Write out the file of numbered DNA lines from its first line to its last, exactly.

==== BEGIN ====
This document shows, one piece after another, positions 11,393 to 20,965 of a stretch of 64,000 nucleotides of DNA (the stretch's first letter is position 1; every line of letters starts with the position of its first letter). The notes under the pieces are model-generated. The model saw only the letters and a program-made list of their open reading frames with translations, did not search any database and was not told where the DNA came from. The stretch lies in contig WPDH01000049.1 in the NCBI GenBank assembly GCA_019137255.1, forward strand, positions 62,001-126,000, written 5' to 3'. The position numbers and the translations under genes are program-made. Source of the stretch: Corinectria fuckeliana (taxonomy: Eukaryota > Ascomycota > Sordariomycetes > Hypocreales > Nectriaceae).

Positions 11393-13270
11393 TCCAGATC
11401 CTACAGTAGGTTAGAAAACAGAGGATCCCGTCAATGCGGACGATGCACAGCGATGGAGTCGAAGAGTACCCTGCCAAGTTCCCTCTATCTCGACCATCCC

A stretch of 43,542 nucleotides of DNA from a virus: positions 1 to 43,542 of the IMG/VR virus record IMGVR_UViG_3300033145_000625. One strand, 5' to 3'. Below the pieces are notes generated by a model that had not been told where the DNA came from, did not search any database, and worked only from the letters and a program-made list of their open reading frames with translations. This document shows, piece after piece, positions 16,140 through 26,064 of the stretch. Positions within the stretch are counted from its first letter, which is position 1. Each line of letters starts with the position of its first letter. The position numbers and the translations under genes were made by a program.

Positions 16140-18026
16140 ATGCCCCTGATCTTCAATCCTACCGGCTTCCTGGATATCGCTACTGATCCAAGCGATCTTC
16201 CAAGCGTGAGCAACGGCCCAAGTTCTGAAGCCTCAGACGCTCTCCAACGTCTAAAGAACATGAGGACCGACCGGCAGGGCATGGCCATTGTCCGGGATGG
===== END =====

This document shows, one piece after another, positions 11,393 to 20,965 of a stretch of 64,000 nucleotides of DNA (the stretch's first letter is position 1; every line of letters starts with the position of its first letter). The notes under the pieces are model-generated. The model saw only the letters and a program-made list of their open reading frames with translations, did not search any database and was not told where the DNA came from. The stretch lies in contig WPDH01000049.1 in the NCBI GenBank assembly GCA_019137255.1, forward strand, positions 62,001-126,000, written 5' to 3'. The position numbers and the translations under genes are program-made. Source of the stretch: Corinectria fuckeliana (taxonomy: Eukaryota > Ascomycota > Sordariomycetes > Hypocreales > Nectriaceae).

Positions 11393-13270
11393 TCCAGATC
11401 CTACAGTAGGTTAGAAAACAGAGGATCCCGTCAATGCGGACGATGCACAGCGATGGAGTCGAAGAGTACCCTGCCAAGTTCCCTCTATCTCGACCATCCC

A stretch of 43,542 nucleotides of DNA from a virus: positions 1 to 43,542 of the IMG/VR virus record IMGVR_UViG_3300033145_000625. One strand, 5' to 3'. Below the pieces are notes generated by a model that had not been told where the DNA came from, did not search any database, and worked only from the letters and a program-made list of their open reading frames with translations. This document shows, piece after piece, positions 16,140 through 26,064 of the stretch. Positions within the stretch are counted from its first letter, which is position 1. Each line of letters starts with the position of its first letter. The position numbers and the translations under genes were made by a program.

Positions 16140-18026
16140 ATGCCCCTGATCTTCAATCCTACCGGCTTCCTGGATATCGCTACTGATCCAAGCGATCTTC
16201 CAAGCGTGAGCAACGGCCCAAGTTCTGAAGCCTCAGACGCTCTCCAACGTCTAAAGAACATGAGGACCGACCGGCAGGGCATGGCCATTGTCCGGGATGG